The engine is positioned low and toward the rear so it acts as a counterweight and means that high tipping loads of 7.75 to 9.75 tonnes are possible. All models feature programmable bucket return function and defined lifting and lowering limits.

All three models in the mid-range Torion series are equipped with a standard seven inch touch screen, which serves as a central information hub for operating the machine and is extremely easy to use.

Two joysticks are available for convenient and sensitive control of the Torion. The ergonomically designed joystick can be used to easily operate all boom functions with precision.

The direction of travel can also be changed easily via a toggle switch on the handle. The multifunction lever, available as an option, has an additional four-way control lever that can be used to control a third and fourth hydraulic circuit for filling and dumping a high dump bucket or opening and closing a silage grab.

The largest Torion 1812 and 1914 models have efficient Liebherr engines with Dynamic Cooling that develops 195 and 228 h.p. and have tipping loads of 11.1 and 12.4 tonnes, respectively.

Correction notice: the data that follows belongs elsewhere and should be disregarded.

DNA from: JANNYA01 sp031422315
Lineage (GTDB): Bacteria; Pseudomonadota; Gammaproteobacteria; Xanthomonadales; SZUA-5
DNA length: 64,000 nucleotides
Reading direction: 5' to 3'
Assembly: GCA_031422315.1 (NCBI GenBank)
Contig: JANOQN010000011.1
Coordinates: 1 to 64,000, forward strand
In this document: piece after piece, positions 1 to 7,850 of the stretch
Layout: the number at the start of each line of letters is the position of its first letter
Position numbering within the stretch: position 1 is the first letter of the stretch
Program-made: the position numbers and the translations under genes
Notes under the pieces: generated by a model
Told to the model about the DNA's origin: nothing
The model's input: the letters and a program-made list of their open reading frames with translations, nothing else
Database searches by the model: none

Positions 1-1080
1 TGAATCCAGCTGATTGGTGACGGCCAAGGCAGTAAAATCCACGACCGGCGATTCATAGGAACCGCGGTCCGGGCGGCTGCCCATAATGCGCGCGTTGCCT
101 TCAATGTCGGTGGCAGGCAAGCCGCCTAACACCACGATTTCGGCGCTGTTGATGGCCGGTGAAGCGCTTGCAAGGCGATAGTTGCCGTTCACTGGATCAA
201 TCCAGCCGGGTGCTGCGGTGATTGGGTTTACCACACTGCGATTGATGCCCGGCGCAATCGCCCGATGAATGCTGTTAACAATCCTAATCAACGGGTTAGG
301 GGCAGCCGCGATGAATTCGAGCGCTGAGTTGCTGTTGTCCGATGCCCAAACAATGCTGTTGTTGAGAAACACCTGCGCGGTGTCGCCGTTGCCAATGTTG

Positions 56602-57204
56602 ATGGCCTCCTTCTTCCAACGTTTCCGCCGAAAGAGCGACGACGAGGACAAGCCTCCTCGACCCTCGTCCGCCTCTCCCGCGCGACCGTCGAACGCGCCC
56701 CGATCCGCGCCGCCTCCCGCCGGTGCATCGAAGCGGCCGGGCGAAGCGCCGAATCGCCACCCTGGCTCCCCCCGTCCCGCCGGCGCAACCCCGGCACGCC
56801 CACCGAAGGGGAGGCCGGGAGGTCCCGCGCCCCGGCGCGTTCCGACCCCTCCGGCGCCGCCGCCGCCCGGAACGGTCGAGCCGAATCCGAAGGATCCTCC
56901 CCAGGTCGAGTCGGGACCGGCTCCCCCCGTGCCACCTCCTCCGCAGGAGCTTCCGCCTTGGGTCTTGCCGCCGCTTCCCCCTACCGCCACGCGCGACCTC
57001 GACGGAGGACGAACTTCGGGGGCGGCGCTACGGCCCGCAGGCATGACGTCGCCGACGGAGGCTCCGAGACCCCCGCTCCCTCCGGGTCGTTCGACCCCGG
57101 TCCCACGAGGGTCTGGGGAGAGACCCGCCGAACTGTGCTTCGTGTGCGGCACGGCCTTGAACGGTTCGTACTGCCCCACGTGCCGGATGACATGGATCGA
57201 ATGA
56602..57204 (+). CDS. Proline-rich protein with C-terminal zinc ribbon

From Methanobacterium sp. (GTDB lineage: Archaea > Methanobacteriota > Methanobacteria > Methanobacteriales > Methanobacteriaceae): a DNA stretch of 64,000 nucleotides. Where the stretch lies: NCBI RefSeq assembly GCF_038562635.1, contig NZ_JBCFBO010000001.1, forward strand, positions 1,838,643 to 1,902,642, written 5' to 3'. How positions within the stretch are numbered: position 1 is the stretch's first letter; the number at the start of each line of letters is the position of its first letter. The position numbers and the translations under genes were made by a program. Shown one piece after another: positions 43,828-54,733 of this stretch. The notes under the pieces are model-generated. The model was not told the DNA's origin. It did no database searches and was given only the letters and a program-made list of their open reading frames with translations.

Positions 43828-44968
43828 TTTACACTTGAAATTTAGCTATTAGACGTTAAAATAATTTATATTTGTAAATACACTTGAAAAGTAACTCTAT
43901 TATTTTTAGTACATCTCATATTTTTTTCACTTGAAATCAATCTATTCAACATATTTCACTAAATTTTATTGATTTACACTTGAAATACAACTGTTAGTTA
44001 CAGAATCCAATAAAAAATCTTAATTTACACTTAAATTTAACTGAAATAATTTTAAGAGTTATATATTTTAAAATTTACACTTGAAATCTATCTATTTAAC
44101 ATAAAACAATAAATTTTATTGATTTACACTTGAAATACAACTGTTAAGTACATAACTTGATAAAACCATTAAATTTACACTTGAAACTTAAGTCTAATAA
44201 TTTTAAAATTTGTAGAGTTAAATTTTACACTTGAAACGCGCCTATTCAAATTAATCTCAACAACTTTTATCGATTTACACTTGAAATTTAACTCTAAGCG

These bigger machines have been designed for contractors and larger farms.

The Liebherr engines in these larger models meet Tier 4 Final emissions standards with no additional diesel particulate filter, but it is available as an option for indoor operations.

Both large models offer an optional automatic reversing fan system for very dirty working conditions.

Similar to the models in the mid-range series, these two largest Torion models enjoy a weight distribution with the engine located toward the rear. This also makes engine maintenance easier.

The boom is available in an agricultural or Z-kinematics format.

Both machines can have a high-lift boom as an option, provided they are using agricultural kinematics layouts. Measuring three metres, it is 40 centimetres longer than the standard boom and can achieve loading heights of up to 4.64 metres.